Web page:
How can libraries ensure that patrons from all socio-economic and ethnic backgrounds have access to advanced technology training and hardware? Everyone knows libraries provide access to computers and the internet for day to day use, but many libraries have gone beyond those basic services. Makerspaces and advanced tech training are often not equitably distributed between differing communities. The digital divide is still very real, and by not providing equal access to maker spaces and other similar services libraries may be unintentionally contributing to that divide. This book examines how the unequal distribution of resources between communities can limit access to emerging technologies. Chapters from librarians across the country give real world examples of libraries going the extra mile to bring more than just email access to their communities, regardless of economic status or geographic distribution. You’ll find practical plans put forward by working professionals who have sought pragmatic solutions to issues of digital literacy. Access is a through line in this work as people look at the larger ideas of access as inclusive of training, diverse technologies, and the time and space to make genuine growth in tech literacy. Chapters include: working with immigrants, low cost laptops for library use, deep dives into the underpinnings of the maker movement, and developing community-focused technology training. After reading this book, librarians should have practical ideas to address the issue of equity in access to emerging technologies in their own communities.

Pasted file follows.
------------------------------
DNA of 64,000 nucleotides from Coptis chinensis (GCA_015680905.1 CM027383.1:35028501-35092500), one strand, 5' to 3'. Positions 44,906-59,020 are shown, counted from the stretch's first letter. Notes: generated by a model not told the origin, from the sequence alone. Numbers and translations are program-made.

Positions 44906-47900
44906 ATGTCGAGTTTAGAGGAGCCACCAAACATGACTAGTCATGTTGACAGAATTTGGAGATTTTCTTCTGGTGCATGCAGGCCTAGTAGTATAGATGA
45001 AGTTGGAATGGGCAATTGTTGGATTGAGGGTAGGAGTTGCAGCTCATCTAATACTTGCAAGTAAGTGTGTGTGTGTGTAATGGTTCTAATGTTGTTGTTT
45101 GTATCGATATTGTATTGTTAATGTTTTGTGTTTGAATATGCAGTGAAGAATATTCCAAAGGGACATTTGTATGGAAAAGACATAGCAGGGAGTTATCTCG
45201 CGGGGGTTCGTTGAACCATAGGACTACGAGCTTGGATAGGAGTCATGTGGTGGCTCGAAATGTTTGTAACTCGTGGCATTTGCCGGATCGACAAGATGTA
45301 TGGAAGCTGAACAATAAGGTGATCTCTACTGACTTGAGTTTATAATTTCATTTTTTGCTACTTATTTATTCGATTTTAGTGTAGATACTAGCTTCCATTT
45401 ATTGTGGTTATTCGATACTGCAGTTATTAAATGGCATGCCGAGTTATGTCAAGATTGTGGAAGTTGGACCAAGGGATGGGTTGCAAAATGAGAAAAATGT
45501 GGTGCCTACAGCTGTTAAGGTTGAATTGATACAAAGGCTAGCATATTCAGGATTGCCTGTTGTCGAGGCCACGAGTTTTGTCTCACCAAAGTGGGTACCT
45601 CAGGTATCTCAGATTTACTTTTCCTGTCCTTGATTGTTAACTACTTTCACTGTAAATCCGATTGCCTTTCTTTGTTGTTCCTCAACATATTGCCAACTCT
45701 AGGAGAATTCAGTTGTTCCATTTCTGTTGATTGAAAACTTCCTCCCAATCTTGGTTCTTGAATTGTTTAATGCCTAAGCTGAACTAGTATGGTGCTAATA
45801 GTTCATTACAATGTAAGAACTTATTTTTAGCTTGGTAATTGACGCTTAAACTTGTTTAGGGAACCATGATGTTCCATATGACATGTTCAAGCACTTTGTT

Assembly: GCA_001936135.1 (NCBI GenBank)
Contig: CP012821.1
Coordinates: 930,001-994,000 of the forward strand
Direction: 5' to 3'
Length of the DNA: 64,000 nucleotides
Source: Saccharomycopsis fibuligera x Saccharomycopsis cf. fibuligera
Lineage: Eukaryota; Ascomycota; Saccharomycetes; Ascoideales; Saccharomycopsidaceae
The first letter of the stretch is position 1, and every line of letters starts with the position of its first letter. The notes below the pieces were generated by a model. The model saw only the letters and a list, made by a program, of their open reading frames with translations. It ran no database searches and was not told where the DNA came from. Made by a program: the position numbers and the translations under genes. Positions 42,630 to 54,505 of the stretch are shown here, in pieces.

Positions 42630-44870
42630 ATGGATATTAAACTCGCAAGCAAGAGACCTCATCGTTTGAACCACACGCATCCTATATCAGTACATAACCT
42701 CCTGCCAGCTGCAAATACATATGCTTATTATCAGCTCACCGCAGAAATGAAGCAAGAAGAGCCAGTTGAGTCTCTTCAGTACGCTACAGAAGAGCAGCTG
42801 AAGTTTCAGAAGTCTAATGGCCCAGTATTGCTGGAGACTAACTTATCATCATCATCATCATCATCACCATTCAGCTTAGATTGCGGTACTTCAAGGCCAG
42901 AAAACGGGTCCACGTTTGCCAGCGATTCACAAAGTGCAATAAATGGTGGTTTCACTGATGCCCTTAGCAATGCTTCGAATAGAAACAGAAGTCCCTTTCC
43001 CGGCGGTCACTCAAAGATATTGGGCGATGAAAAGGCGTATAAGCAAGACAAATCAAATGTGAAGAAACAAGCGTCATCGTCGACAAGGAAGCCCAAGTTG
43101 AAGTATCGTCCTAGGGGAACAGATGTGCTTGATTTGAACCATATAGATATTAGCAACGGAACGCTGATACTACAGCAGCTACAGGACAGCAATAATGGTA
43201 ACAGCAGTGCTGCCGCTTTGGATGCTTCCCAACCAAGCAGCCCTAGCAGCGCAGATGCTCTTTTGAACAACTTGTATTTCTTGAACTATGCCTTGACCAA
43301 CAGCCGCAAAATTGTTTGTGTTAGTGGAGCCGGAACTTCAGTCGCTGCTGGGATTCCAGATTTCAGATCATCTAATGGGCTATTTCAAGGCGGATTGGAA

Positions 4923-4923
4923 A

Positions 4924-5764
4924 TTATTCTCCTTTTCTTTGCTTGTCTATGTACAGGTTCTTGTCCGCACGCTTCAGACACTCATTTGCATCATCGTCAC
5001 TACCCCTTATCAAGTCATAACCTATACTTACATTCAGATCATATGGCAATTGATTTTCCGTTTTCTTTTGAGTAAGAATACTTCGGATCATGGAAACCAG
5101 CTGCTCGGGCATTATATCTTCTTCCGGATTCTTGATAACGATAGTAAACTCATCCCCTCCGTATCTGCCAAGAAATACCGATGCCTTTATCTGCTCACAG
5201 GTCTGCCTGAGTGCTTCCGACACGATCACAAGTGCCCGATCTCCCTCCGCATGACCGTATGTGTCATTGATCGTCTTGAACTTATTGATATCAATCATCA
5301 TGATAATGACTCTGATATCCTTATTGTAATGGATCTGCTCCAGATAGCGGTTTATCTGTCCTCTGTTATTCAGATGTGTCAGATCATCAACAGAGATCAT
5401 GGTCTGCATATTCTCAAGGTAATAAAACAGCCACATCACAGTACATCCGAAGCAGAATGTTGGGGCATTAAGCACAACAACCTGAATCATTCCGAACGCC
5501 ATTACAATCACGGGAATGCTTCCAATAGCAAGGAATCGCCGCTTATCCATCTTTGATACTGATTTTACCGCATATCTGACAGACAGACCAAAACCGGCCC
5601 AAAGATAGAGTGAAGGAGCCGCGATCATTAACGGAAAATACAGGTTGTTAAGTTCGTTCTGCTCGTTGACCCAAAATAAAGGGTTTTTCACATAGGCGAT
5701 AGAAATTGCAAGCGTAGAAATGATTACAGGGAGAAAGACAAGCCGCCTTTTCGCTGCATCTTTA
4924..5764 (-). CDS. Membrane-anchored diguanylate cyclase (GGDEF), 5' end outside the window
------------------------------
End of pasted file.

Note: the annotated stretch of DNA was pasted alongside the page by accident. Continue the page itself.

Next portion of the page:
Rowman & Littlefield 216 pages